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ACCESSION TO THE THRONE.
Cleopatra.--Excitement in Alexandria.--Ptolemy restored.--Acquiescence
of the people.--Festivities.--Popularity of Antony.--Antony's
generosity.--Anecdote.--Antony and Cleopatra.--Antony returns to
Rome.--Ptolemy's murders.--Pompey and Caesar.--Close of Ptolemy's
reign.--Settlement of the succession.--Accession of Cleopatra.--She is
married to her brother.--Pothinus, the eunuch.--His character and
government.--Machinations of Pothinus.--Cleopatra is expelled.
--Cleopatra's army.--Approaching contest.--Caesar and Pompey.
--Battle of Pharsalia.--Pompey at Pelusium.--Treachery of
Pothinus.--Caesar's pursuit of Pompey.--His danger.--Caesar at
Alexandria.--Astonishment of the Egyptians.--Caesar presented with
Pompey's head.--Pompey's seal.--Situation of Caesar.--His
demands.--Conduct of Pothinus.--Quarrels--Policy of Pothinus.
--Contentions.--Caesar sends to Syria for additional troops.
At the time when the unnatural quarrel between Cleopatra's father and
her sister was working its way toward its dreadful termination, as
related in the last chapter, she herself was residing at the royal
palace in Alexandria, a blooming and beautiful girl of about fifteen.
Fortunately for her, she was too young to take any active part
personally in the contention. Her two brothers were still younger than
herself. They all three remained, therefore, in the royal palaces, quiet
spectators of the revolution, without being either benefited or injured
by it. It is singular that the name of both the boys was Ptolemy.
The excitement in the city of Alexandria was intense and universal when
the Roman army entered it to reinstate Cleopatra's father upon his
throne. A very large portion of the inhabitants were pleased with having
the former king restored. In fact, it appears, by a retrospect of the
history of kings that when a legitimate hereditary sovereign or dynasty
is deposed and expelled by a rebellious population, no matter how
intolerable may have been the tyranny, or how atrocious the crimes by
which the patience of the subject was exhausted, the lapse of a very few
years is ordinarily sufficient to produce a very general readiness to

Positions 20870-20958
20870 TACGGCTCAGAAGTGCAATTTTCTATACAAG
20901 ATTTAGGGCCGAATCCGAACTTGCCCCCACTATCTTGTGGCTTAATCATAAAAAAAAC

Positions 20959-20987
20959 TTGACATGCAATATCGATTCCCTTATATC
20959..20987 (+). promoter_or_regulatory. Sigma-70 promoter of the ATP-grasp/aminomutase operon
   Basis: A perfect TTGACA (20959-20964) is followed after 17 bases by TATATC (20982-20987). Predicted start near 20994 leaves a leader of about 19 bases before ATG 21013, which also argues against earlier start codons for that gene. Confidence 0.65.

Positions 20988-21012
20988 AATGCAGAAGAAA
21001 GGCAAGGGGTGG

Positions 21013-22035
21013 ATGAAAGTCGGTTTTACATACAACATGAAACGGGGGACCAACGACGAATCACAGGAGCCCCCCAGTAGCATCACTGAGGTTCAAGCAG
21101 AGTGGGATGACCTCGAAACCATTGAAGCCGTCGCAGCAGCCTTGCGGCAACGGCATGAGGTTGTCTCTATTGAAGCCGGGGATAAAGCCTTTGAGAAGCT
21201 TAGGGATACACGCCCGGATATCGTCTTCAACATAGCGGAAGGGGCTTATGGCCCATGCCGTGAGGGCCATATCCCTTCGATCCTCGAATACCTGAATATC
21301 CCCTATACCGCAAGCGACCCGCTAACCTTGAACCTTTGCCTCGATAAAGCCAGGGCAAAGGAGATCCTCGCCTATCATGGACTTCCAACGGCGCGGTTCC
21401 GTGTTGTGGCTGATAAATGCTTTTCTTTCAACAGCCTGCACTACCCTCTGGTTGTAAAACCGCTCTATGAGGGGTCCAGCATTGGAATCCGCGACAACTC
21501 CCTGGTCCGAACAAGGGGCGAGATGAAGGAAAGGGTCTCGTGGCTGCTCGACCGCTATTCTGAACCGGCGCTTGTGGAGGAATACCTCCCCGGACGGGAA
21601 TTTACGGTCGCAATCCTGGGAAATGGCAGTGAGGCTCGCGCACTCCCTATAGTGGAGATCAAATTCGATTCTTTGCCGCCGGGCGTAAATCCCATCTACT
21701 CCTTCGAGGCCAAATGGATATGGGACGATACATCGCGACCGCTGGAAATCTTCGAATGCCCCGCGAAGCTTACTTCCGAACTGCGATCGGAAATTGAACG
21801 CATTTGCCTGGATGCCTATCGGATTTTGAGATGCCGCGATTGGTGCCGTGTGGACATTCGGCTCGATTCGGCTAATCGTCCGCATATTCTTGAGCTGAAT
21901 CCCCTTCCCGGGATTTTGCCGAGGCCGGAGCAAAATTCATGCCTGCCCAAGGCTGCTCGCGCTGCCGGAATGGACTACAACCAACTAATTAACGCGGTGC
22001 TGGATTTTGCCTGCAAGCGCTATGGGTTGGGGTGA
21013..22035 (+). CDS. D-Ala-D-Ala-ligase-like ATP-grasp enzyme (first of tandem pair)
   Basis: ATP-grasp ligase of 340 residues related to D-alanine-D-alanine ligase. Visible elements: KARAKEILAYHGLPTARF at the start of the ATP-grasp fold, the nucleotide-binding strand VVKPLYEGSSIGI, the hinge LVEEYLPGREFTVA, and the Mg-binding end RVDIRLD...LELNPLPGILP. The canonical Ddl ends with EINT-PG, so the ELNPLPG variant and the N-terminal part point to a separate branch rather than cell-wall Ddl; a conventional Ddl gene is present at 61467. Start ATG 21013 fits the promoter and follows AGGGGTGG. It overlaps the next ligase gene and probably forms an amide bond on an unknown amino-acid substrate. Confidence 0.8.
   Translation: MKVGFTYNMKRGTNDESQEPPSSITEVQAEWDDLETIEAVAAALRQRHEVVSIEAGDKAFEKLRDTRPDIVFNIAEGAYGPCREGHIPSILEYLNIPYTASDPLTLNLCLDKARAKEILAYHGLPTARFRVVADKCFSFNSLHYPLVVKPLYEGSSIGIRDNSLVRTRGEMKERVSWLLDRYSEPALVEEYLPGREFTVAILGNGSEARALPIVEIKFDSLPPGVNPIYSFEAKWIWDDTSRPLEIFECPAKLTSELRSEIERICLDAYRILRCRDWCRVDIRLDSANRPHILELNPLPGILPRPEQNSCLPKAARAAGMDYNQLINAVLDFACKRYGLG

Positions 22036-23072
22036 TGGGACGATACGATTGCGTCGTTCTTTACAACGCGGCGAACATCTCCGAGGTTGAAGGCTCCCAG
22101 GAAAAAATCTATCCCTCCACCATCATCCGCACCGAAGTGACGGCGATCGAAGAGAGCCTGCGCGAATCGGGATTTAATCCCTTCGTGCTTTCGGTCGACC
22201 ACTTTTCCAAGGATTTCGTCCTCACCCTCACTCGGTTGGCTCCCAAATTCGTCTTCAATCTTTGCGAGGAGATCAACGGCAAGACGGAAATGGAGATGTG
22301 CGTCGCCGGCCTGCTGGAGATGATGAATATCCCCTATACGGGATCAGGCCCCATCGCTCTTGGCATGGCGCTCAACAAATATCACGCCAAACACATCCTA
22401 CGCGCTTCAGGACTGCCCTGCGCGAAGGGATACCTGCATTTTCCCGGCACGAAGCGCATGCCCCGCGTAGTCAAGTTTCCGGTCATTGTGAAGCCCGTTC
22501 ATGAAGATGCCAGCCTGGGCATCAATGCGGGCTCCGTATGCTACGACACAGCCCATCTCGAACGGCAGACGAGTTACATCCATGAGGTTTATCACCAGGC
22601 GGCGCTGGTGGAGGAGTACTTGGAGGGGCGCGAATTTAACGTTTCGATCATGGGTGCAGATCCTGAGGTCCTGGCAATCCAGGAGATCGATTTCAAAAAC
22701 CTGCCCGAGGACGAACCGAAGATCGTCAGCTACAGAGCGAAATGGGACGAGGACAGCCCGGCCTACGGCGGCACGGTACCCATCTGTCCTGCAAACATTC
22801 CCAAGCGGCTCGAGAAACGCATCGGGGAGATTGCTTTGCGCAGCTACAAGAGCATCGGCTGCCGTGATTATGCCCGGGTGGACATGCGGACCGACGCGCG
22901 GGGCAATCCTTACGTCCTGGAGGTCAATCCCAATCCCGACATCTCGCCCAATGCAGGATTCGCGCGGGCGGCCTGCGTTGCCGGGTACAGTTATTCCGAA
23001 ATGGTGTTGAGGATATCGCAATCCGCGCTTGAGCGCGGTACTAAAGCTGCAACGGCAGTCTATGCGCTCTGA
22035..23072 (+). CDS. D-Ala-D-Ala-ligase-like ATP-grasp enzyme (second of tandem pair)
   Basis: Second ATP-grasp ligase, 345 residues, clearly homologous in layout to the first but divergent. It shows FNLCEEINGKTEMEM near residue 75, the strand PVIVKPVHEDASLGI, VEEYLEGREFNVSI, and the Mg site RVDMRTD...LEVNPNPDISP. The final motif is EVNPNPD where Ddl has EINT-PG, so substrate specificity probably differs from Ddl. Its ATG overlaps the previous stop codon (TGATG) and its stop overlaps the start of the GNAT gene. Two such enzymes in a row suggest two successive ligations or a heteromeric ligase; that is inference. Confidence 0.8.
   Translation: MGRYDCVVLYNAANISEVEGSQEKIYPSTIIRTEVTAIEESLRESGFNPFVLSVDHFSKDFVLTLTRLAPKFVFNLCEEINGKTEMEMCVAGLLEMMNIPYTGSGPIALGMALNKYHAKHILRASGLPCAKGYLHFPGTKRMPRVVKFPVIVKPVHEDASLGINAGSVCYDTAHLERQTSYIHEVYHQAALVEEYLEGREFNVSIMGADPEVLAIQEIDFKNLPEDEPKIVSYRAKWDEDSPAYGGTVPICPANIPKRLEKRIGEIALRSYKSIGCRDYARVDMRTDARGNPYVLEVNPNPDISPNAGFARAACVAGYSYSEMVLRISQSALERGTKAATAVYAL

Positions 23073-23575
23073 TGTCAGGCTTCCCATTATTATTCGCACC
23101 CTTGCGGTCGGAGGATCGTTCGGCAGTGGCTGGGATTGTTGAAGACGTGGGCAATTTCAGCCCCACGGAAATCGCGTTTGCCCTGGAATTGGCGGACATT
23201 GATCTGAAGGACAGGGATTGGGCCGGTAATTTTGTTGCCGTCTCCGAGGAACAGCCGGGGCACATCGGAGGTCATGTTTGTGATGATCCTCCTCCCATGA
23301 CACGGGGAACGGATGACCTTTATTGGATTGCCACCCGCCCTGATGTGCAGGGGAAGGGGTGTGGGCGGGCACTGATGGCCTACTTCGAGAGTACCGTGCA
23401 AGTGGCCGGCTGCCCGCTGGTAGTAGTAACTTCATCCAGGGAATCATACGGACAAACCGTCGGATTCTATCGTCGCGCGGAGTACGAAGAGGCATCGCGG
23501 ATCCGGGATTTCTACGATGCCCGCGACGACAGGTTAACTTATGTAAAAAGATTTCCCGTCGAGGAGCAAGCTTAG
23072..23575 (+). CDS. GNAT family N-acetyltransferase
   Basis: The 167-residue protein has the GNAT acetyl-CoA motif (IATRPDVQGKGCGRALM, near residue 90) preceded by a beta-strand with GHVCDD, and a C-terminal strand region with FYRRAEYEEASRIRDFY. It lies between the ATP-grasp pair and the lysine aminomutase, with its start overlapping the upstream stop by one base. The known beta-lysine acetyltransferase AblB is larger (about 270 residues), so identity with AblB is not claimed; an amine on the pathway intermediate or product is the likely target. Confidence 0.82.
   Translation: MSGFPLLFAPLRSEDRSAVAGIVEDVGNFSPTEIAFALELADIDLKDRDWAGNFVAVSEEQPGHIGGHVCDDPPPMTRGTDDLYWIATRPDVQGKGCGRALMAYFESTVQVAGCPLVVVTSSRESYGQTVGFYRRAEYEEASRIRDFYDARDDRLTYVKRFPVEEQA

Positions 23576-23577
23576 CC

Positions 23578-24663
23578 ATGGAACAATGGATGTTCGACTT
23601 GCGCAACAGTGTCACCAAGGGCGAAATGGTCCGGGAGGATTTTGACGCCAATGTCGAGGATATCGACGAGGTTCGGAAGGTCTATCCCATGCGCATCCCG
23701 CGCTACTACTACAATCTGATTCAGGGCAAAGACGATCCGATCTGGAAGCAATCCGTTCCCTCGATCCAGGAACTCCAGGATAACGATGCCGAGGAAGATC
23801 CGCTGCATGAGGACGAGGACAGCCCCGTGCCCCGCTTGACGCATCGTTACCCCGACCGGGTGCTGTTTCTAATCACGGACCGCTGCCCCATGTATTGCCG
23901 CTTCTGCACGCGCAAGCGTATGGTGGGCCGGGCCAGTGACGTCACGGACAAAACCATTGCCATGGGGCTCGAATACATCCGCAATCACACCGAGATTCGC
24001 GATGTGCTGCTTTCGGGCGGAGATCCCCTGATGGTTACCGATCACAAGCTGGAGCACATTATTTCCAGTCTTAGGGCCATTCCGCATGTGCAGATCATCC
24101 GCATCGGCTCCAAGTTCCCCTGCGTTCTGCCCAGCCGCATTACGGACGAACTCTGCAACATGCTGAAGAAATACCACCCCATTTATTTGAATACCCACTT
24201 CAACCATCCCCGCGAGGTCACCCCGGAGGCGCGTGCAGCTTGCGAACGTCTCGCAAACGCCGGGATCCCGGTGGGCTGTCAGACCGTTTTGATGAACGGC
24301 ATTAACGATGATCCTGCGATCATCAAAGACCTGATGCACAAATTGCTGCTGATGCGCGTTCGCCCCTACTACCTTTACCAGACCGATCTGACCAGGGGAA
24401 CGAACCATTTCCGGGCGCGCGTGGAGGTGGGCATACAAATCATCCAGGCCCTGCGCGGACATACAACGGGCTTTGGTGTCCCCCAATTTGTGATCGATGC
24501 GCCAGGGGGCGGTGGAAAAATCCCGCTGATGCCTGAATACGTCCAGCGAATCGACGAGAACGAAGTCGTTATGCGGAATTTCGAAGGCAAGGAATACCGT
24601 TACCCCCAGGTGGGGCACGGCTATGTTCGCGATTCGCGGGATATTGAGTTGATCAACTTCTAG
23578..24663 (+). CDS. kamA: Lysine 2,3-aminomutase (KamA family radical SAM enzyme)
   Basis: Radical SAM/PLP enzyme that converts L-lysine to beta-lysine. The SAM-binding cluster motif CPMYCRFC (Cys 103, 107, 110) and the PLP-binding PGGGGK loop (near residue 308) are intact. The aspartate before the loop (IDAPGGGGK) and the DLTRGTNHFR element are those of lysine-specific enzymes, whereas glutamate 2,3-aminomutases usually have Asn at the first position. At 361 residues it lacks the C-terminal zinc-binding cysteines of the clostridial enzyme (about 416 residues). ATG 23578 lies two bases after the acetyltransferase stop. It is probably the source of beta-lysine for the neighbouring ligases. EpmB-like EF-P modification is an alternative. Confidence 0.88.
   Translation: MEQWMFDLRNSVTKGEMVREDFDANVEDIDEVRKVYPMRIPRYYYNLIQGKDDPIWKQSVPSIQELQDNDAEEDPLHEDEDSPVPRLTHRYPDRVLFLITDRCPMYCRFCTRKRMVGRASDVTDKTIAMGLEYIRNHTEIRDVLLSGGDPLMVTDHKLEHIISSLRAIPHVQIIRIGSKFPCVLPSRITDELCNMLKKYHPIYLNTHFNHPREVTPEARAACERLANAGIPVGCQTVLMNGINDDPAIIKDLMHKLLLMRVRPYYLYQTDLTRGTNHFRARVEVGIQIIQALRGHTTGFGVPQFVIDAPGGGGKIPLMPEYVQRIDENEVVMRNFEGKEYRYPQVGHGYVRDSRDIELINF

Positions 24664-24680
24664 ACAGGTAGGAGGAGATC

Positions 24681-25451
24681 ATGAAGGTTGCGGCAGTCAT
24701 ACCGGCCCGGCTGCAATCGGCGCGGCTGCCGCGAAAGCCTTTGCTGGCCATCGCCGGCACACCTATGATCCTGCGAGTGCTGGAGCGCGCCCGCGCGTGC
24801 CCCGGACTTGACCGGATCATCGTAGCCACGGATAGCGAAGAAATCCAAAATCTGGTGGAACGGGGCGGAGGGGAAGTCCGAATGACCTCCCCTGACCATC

acquiesce in a restoration; and in this particular instance there had
been no such superiority in the government of Berenice, during the
period while her power continued, over that of her father, which she had
displaced, as to make this case an exception to the general rule. The
mass of the people, therefore--all those, especially, who had taken no
active part in Berenice's government--were ready to welcome Ptolemy back
to his capital. Those who had taken such a part were all summarily
executed by Ptolemy's orders.
There was, of course, a great excitement throughout the city on the
arrival of the Roman army. All the foreign influence and power which had
been exercised in Egypt thus far, and almost all the officers, whether
civil or military, had been Greek. The coming of the Romans was the
introduction of a new element of interest to add to the endless variety
of excitements which animated the capital.
The restoration of Ptolemy was celebrated with games, spectacles, and
festivities of every kind, and, of course, next to the king himself, the
chief center of interest and attraction in all these public rejoicings
would be the distinguished foreign generals by whose instrumentality the
end had been gained.
Mark Antony was a special object of public regard and admiration at the
time. His eccentric manners, his frank and honest air, his Roman
simplicity of dress and demeanor, made him conspicuous; and his
interposition to save the lives of the captured garrison of Pelusium,
and the interest which he took in rendering such distinguished funeral
honors to the enemy whom his army had slain in battle, impressed the
people with the idea of a certain nobleness and magnanimity in his
character, which, in spite of his faults, made him an object of general
admiration and applause. The very faults of such a man assume often, in
the eyes of the world, the guise and semblance of virtues. For example,
it is related of Antony that, at one time in the course of his life,
having a desire to make a present of some kind to a certain person, in
requital for a favor which he had received from him, he ordered his
treasurer to send a sum of money to his friend--and named for the sum to
be sent an amount considerably greater than was really required under
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